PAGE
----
Questions on Mergers
What is a merger?
According to Article 90 of the Law No 12.529/2011, mergers are: (i) the consolidation of two or more previously independent companies; (ii) the acquisition of the controlling interest or parts of one or more companies by other companies; (iii) the incorporation of one or more companies by other companies; or, also, (iv) the celebration of associative agreements, consortium or joint ventures between two or more companies. Only consortia or associations for bids conducted by the direct and indirect public administration and the agreements arising from that are not considered as mergers, for legal effects.
What is a consolidation?
Consolidation is a corporate act through which two or more independent economic agents establish a new economic agent, by ceasing to exist, as distinct legal entities.
What is an incorporation?
Incorporation is a corporate act through which one or more economic agents fully or partially incorporate other economic agents into the same legal entity, in which the incorporated agent ceases to exist as a legal entity, but the acquirer maintains the legal identity prior to the operation.
What is an acquisition?
Acquisition takes place when an economic agent acquires the control or a substantial portion of the shareholdings of another economic agent.
What is a joint venture?
Joint venture is the association between two or more economic agents for the creation of a new economic agent, without the extinction of those agents that originated it. It may have as purpose research and development of new products and services, by acting in a new market, distinct from the individual markets of each company, or also participate in the same relevant market of the economic agents, among other purposes.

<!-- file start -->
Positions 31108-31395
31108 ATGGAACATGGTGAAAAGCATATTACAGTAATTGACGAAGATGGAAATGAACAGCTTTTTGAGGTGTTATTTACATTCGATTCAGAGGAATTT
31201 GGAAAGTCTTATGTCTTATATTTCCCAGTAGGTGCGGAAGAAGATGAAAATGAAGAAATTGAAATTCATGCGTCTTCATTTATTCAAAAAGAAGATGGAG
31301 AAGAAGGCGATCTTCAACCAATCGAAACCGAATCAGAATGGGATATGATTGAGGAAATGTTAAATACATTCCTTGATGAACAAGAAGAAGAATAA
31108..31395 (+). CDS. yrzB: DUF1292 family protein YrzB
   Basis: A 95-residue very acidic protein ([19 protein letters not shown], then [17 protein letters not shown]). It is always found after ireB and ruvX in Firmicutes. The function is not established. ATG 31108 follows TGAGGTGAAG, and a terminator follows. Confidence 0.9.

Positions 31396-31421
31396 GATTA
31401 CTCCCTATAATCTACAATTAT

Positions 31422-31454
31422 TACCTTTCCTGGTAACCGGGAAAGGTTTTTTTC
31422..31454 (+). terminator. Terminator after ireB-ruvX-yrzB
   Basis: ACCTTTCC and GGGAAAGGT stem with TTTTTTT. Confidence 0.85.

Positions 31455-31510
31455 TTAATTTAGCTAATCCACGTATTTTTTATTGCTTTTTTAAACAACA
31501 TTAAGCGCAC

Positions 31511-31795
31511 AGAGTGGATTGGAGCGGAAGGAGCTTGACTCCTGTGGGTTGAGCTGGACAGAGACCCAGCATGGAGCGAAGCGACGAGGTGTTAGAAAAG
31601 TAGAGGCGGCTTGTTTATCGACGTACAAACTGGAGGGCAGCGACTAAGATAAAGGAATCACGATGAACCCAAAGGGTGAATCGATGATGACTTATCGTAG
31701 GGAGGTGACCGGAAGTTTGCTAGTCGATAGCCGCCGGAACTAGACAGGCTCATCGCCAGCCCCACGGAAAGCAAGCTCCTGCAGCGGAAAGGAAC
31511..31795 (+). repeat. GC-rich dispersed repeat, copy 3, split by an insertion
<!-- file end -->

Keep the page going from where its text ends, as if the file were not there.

Which aspects does CADE considerate when analyzing a merger?
CADE is responsible for analyzing the competition aspects of mergers which notification is mandatory.
CADE’s antitrust analysis relies on the legal criteria set forth in Law No 12.529/11, CADE’s Internal Statute, the Guidelines for Economic Analysis of Horizontal Mergers (SEAE/SDE Joint Ordinance No. 50 of August 1st, 2001), CADE’s Resolution No 2 and its own case law.
When analyzing a merger, the market share of the companies involved in the transaction, the existence of competition among economic agents, as well as other aspects related to the sector under analysis are taken into consideration. CADE protects competition, aiming at the diversity and quality of products and services provided to the consumer, among other concerns.
After concluding the analysis of the merger, CADE decides for the approval, with restrictions (when there is imposition or negotiation of measures) or without restrictions, or, otherwise, for the rejection of the operation.
Does any merger have to be analyzed by CADE?
No, only those subject to the legal mandatory notification criteria.